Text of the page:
Town cautions walkers to look out for hawks at Centennial Park

Published 12:05 am Thursday, January 7, 2021

GRANITE QUARRY — If you happen to be walking in the Centennial Park in Granite Quarry, watch out for hawks.

Red-tailed hawks have been nesting in the park for decades. A couple times during the year, they become quite territorial around their young.

The town recently posted a note on its website advising locals to mind the hawks when watching the trail because there have been reports of the birds swooping down on passersby. Someone once reported receiving talons to the head from an angry hawk.

The hawks are difficult to see up in the trees, but Public Works Director Jason Hord said they will typically let out a warning cry if you are getting too close for comfort. He said the best thing to do in that situation is walk the other way.

Jon C. Lakey/Salisbury Post file photo
At Centennial Park in Granite Quarry, red-tailed hawks, below, have been nesting in the park for years. A couple times of year they become quite territorial around their young. The town recently posted a note on its website advising locals to mind the hawks when watching the trail because there have been reports of the birds swooping down on passersby.

Town Manager Larry Smith said the birds of prey are protected so the town can not attempt to remove them, but it does put out hawk warning signs occasionally and lets people know they are out there.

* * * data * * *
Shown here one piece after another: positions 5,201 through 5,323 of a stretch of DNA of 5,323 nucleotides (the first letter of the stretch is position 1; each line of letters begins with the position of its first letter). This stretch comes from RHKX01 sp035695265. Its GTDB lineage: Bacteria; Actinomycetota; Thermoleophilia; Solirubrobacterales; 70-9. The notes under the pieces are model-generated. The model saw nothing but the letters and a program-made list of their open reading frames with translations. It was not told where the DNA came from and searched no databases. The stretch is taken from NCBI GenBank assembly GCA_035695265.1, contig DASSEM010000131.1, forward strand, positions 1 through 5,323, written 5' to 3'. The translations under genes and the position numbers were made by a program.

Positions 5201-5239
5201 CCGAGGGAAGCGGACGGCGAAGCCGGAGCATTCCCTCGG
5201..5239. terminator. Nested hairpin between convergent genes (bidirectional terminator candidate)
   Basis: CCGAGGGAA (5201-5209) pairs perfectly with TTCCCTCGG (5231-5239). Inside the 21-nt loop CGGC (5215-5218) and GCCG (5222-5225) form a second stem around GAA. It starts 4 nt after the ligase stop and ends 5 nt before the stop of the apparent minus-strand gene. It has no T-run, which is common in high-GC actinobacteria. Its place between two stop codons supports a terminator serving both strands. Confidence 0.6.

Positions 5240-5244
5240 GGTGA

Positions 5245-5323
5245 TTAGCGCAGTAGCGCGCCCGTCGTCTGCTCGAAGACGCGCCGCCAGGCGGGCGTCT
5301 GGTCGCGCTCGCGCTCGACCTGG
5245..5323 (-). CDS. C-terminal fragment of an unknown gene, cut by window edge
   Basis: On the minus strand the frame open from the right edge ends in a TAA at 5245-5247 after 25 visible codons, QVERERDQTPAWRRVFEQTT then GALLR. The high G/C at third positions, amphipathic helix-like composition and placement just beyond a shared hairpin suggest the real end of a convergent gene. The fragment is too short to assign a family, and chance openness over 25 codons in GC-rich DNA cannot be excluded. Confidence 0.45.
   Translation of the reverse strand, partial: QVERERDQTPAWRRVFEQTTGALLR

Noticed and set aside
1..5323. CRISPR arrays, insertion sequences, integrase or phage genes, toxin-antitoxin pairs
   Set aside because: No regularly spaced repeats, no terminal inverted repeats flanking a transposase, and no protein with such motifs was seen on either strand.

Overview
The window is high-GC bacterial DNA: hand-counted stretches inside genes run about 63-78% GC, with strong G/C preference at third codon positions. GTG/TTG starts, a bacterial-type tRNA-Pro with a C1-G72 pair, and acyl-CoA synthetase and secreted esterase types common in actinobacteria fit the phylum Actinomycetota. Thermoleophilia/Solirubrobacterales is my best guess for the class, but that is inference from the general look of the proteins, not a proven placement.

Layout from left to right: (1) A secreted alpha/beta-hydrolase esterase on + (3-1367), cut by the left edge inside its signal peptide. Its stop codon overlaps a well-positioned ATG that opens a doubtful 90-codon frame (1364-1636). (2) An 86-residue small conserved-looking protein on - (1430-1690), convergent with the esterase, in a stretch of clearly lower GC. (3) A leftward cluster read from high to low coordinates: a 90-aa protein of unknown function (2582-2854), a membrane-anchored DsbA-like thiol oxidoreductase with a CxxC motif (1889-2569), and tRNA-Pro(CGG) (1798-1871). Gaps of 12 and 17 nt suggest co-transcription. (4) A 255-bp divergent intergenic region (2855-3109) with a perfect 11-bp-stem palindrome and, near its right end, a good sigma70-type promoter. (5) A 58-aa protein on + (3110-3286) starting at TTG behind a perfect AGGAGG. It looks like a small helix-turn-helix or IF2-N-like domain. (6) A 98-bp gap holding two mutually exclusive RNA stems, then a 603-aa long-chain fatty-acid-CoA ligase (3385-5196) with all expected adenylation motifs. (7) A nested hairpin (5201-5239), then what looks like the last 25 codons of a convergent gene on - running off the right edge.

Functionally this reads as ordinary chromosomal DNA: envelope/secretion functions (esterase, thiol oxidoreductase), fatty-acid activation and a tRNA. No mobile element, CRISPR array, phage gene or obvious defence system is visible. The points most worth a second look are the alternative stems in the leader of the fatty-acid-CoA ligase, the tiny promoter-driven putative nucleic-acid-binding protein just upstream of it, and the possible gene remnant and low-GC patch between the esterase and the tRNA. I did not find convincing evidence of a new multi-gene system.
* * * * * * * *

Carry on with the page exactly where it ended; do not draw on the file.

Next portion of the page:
“There are particular seasons they are more aggressive,” Smith said.

The birds are protected as a non-game species in the state with no open hunting season. It is illegal to harm them.

“There’s not a lot we can do about it because we’re in their house,” Hord said.

Hord said there is typically one report of a hawk diving on someone every time there are new baby birds, usually from anonymous people who observe them performing the defensive swoops. The birds nest so high up in the trees around the trail that town staff cannot tell they have started the defensive behavior until public works staff begins hearing calls or someone reports the issue.

Once the young are born, Hord said, people can sometimes see the hawks circling the tops of trees. He said they typically will not swoop down on people, but are very agitated during that period.

The hawks have even produced their own rumors, including that they may be more likely to swoop down on people if he or she are wearing sunglasses on top of their head. Hord said it also seems like victims are usually older people, but he said that may just account for more of the people walking the trail.

Lucky for people, while the hawks are terrors for mice, they do not pose much existential threat to humans. Adult birds only weigh a couple pounds and Hord said the worst injuries anyone has sustained from them on the trail were some scratches.

The behavior of the birds can vary too. A 1987 study on the behavior of red-tailed hawks at locations in six states and a Canadian province found differences in the way hawks defended their nests. Hawks studied in Saskatchewan were significantly more likely to dive defensively than birds studied in West Virginia and California.

The red-tailed hawk is the most commonly spotted hawk in North Carolina according to the N.C. Wildlife Resources Commission. Hord said the nests have occasionally attracted the interest of bird watchers who want to see the hawks at home.

About Carl Blankenship

Carl Blankenship has covered education for the Post since December 2019. Before coming to Salisbury he was a staff writer for The Avery Journal-Times in Newland and graduated from Appalachian State University in 2017, where he was editor of The Appalachian.

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